Globus Medical, Inc. (NYSE:GMED) Q1 2018 Earnings Conference Call Transcript
May 02, 2018 • 04:30 pm ET
where are you seeing demand, if there's any common themes?
David M. Demski
It's across the board. It's both the community hospital surgeons as well as the academic centers. We're seeing ortho, neuro demand. I would say there's probably a heightened level of interest among the people who navigate today. They're more -- they have seen the benefits of computer-assisted technology and are more excited about where this is going. But the response has really been across the board. Younger surgeons, new in their practice, guys who have been around a long time. It's really pretty incredible, the interest level that we're seeing.
Great. And then lastly, just one of your competitors is talking about launching a system at NASS this year that kind of tries to do what robotics is doing, but at a much lower price point? We've heard this in other robotic areas in general surgery. I just wanted to get your view on what do you think the capability that sort of a full robotic system bring that really can't be duplicated with more of a lighter touch, if you will?
David M. Demski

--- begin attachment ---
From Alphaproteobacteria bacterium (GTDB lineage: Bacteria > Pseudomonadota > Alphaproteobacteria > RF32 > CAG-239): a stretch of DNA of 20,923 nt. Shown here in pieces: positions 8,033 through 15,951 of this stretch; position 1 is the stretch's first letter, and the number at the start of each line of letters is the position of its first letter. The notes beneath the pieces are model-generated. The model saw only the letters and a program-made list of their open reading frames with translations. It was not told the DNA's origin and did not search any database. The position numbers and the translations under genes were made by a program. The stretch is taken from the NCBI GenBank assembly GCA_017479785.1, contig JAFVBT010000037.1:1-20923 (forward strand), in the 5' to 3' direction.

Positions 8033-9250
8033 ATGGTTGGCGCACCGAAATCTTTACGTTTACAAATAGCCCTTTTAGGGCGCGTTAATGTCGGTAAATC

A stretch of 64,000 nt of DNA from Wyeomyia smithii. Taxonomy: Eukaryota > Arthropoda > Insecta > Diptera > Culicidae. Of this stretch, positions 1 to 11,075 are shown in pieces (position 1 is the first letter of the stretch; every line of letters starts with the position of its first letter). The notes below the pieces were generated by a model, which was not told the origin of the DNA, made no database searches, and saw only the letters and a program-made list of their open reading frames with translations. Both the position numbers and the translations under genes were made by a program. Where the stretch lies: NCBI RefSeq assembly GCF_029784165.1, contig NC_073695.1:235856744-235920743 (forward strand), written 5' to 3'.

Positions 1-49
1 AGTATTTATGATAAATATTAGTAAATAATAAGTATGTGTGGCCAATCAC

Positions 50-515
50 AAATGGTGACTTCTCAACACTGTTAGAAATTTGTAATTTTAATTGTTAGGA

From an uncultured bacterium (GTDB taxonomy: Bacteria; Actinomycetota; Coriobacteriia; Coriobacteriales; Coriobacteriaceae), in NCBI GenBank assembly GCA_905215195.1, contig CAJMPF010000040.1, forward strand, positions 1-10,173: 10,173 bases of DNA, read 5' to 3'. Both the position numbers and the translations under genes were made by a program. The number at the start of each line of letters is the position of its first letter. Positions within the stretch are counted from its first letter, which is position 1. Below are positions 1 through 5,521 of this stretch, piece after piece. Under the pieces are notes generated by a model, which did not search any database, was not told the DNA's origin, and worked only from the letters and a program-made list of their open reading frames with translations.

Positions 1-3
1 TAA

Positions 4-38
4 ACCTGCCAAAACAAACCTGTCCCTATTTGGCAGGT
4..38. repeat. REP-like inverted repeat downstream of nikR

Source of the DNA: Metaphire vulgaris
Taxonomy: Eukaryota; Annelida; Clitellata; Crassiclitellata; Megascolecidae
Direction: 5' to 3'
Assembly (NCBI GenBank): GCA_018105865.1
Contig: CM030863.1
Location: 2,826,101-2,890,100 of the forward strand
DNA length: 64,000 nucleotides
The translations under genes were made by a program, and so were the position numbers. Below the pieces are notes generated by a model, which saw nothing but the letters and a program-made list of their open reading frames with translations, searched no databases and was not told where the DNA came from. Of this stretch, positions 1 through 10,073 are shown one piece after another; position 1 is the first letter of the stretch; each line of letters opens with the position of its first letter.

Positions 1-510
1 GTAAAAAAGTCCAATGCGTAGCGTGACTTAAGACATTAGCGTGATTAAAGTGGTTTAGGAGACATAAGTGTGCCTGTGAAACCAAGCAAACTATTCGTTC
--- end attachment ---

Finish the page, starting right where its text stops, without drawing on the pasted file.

That's a good question. I'm not sure that until I saw what they were actually proposing that I could give you that answer. In some respects, you could argue that navigation is lighter because you are using the computer to help get where you want to be. But robotics had another level of precision and repeatability to the equation, and we're just scratching the surface in what the robot can do. Today, it's help them place pedicle screws. But as what we alluded to earlier, the entire procedure involves a lot of things, I think, the computer can do better just in terms of -- discectomy is one of the most challenging aspects of the case, decompression, getting the rods in. So I don't know what other folks are looking at. I know that we are looking at how we can make this platform drive even more value to the customers.
David C. Paul
One thing I'll add to that, Bob is -- to Dave's comments is at least in hips and knees, you see where the lighter systems, the more inexpensive systems. The biggest problem has been stability and having a stable platform in which to deliver the implants, to deliver the cutting guides and to deliver the instrumentation. And I think that'll be a challenge when you use some of the lighter systems. It's tough to comment when you haven't seen what these other systems are, but that would be our initial take is about stability. And it's -- we've found that it's extremely important in the spine to have robot stability. And so our robot, I feel, is at a level above what you can achieve without having that kind of mass behind the robot.
Great David, thank you, and good to hear from you.
David C. Paul
Well, thank you Bob.
And there are no further questions at this time, and thanks to all participants for joining. We hope you